Calculate the \(L^{(2)}\) scores.

## Usage

```
L2Scores(powerRelation, elements = powerRelation$elements)
L2Ranking(powerRelation)
lexcel2Scores(powerRelation, elements = powerRelation$elements)
lexcel2Ranking(powerRelation)
```

## Arguments

- powerRelation
A

`PowerRelation`

object created by`PowerRelation()`

or`as.PowerRelation()`

- elements
Vector of elements of which to calculate their scores. By default, the scores of all elements in

`powerRelation$elements`

are considered.

## Value

Score function returns a list of type `L2Scores`

and length of `powerRelation$elements`

(unless parameter `elements`

is specified).
Each index contains a matrix with `length(powerRelation$eqs)`

columns and `1 + length(powerRelation$elements)`

rows.

Ranking function returns corresponding `SocialRanking`

object.

## Details

Let \(N\) be a set of elements, \(\succsim \in \mathcal{T}(\mathcal{P})\) a power relation, and \(\Sigma_1 \succ \Sigma_2 \succ \dots \succ \Sigma_m\) its corresponding quotient order.

For an element \(i \in N\), construct a matrix \(M^\succsim_i\) with \(m\) columns and \(|N|\) rows. Whereas each column \(q\) represents an equivalence class, each row \(p\) corresponds to the coalition size.

$$(M^\succsim_i)_{p,q} = |\lbrace S \in \Sigma_q: |S| = p \text{ and } i \in S\rbrace|$$

Given two elements \(i, j \in N\), \(L^{(2)}\) then ranks
\(i\) *strictly above* \(j\) if there is some row
\(p^0 \in \lbrace 1, \dots, |N| \rbrace\) and column
\(q^0 \in \lbrace 1, \dots, m \rbrace\) such that

\(\sum_{p = 1}^{|N|} (M^\succsim_i)_{p,q} = \sum_{p = 1}^{|N|} (M^\succsim_j)_{p,q}\text{ for all } q < q^0\),

\(\begin{cases} \text{(i)\hphantom{i} either } & \sum_{p=1}^{|N|} (M^\succsim_i)_{p,q^0} > \sum_{p=1}^{|N|} (M^\succsim_j)_{p,q^0}\\[5pt] \text{(ii) or } & (M^\succsim_i)_{p^0,q^0} > (M^\succsim_j)_{p^0,q^0} \text{ and } (M^\succsim_i)_{p,q^0} = (M^\succsim_j)_{p,q^0} \text{ for all } p < p^0 \end{cases}\)

Note that the conditions are very similar to `L1Ranking()`

, with the difference that condition 3.(i)
also ranks an element over another if they simply appear more often in an equivalence class, regardless of coalition size.
This implies that a row \(p^0\) for condition 3.(ii) to be satisfied may not have to exist.

## Example

Let \(N = \lbrace 1, 2, 3, 4 \rbrace\) and \(\succsim: (123 \sim 12 \sim 13 \sim 14 \sim 2 \sim 4) \succ S\), where \(S\) is every other coalition not present in the first equivalence class. From this, we get the following four matrices:

$$ M^\succsim_1 = \begin{bmatrix} 0 & 1\\ 3 & 0\\ 1 & 2\\ 0 & 1 \end{bmatrix} M^\succsim_2 = \begin{bmatrix} 1 & 0\\ 1 & 2\\ 1 & 2\\ 0 & 1 \end{bmatrix} M^\succsim_3 = \begin{bmatrix} 0 & 1\\ 1 & 2\\ 1 & 2\\ 0 & 1 \end{bmatrix} M^\succsim_4 = \begin{bmatrix} 1 & 0\\ 1 & 2\\ 0 & 3\\ 0 & 1 \end{bmatrix} $$

For the sums in column 1, we get

$$\begin{aligned}\sum_{p=1}^{4} (M^\succsim_1)_{p,1} &= 4,\\\sum_{p=1}^{4} (M^\succsim_2)_{p,1} &= 3,\\\sum_{p=1}^{4} (M^\succsim_3)_{p,1} = \sum_{p=1}^{4} (M^\succsim_4)_{p,1} &= 2\end{aligned}.$$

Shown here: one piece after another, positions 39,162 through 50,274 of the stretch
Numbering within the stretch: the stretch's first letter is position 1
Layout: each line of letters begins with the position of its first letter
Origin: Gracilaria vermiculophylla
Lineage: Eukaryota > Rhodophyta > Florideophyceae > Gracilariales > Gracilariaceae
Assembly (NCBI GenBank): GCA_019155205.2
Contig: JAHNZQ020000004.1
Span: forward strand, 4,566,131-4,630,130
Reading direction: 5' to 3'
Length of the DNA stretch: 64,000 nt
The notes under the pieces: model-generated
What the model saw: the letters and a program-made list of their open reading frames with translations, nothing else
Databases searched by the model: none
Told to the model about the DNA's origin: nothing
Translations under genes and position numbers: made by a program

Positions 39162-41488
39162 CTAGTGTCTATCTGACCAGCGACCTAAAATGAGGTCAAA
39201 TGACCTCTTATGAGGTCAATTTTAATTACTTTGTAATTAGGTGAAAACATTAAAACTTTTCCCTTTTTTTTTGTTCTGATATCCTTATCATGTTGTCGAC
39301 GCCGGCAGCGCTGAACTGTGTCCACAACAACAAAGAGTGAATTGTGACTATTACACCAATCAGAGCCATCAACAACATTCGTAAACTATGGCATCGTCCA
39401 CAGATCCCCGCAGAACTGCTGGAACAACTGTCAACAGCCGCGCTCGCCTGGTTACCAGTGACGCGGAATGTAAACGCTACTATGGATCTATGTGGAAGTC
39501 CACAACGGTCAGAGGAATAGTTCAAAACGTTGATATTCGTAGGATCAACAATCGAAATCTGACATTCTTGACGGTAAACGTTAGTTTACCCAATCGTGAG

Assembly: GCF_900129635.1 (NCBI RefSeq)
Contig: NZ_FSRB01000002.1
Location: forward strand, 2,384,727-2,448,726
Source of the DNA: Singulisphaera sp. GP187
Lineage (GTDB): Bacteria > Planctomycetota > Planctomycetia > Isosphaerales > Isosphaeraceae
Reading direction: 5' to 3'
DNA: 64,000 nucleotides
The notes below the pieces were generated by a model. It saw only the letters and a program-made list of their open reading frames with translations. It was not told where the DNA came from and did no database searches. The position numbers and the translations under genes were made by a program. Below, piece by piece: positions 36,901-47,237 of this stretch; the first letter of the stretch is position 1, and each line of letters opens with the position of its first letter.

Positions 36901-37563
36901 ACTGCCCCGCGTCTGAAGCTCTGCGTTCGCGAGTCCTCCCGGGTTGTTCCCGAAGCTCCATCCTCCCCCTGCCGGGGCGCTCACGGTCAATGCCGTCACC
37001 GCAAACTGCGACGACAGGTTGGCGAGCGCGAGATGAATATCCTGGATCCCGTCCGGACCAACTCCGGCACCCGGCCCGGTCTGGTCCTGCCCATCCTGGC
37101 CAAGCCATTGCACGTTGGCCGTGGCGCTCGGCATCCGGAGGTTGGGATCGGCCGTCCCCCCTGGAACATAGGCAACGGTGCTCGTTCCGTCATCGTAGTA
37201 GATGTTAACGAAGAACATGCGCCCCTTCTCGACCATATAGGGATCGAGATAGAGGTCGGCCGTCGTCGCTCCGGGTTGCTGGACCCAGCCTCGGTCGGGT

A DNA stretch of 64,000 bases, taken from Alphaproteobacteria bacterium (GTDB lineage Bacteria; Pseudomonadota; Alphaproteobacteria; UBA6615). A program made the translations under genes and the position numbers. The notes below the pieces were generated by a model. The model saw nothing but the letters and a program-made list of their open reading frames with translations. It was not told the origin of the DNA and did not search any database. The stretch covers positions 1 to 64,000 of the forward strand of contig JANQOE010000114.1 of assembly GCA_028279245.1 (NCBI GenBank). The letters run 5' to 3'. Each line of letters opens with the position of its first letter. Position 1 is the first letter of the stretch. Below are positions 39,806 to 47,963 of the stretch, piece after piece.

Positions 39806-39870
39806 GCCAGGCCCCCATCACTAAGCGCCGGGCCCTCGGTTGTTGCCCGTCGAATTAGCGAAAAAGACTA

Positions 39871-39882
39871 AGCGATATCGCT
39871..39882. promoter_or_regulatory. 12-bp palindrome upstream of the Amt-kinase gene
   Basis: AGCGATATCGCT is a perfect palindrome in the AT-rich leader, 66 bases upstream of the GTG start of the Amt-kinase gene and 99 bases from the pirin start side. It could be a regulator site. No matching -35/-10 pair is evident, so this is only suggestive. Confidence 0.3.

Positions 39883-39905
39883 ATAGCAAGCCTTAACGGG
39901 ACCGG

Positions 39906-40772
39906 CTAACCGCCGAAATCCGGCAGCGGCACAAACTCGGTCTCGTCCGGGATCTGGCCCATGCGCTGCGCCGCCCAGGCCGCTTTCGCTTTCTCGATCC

This immediately puts \(1\) above all other elements and \(2\) above \(3\) and \(4\) according to the \(L^{(2)}\). \(L^{(1)}\) would in this case prefer \(2\) over \(1\), simply because \(2\) appears once in a coalition of size 1 and \(1\) doesn't.

Since the column sum for \(3\) and \(4\) is the same, we can next evaluate if the individual row values are also the same. Here, since \((M^\succsim_4)_{1,1} > (M^\succsim_3)_{1,1}\), this gives an edge of element \(4\) over \(3\).

Note that, if the column was identical for \(3\) and \(4\), we would go to the next column and repeat the process. Elements are only then considered indifferent from each other, if the entire matrix is identical between the two.

## Alterations

The matrices as described above and in Béal S, Rémila E, Solal P (2022).
“Lexicographic solutions for coalitional rankings based on individual and collective performances.”
*Journal of Mathematical Economics*, **102**, 102738.
can be investigated with the `L1Scores()`

function.

For less complexity, another row is prepended to the matrix showing the sum of each column. Through this, a simple \(L^{(1)}\) comparison can be applied.

## Aliases

For better discoverability, `lexcel2Scores()`

and `lexcel2Ranking()`

serve as aliases for `L2Scores()`

and `L2Ranking()`

, respectively.

## References

Algaba E, Moretti S, Rémila E, Solal P (2021).
“Lexicographic solutions for coalitional rankings.”
*Social Choice and Welfare*, **57**(4), 1--33.

## See also

Other ranking solution functions:
`L1Scores()`

,
`LPSScores()`

,
`LPScores()`

,
`copelandScores()`

,
`cumulativeScores()`

,
`kramerSimpsonScores()`

,
`lexcelScores()`

,
`ordinalBanzhafScores()`

## Examples

```
pr <- as.PowerRelation("123 ~ 12 ~ 13 ~ 14 ~ 2 ~ 4")
pr <- appendMissingCoalitions(pr)
scores <- L2Scores(pr)
scores$`1`
#> [,1] [,2]
#> [1,] 4 4
#> [2,] 0 1
#> [3,] 3 0
#> [4,] 1 2
#> [5,] 0 1
# [,1] [,2]
# [1,] 0 1
# [2,] 3 0
# [3,] 1 2
# [3,] 0 1
L2Ranking(pr)
#> 1 > 2 > 4 > 3
# 1 > 2 > 4 > 3
L1Ranking(pr)
#> 2 > 4 > 1 > 3
# 2 > 4 > 1 > 3
```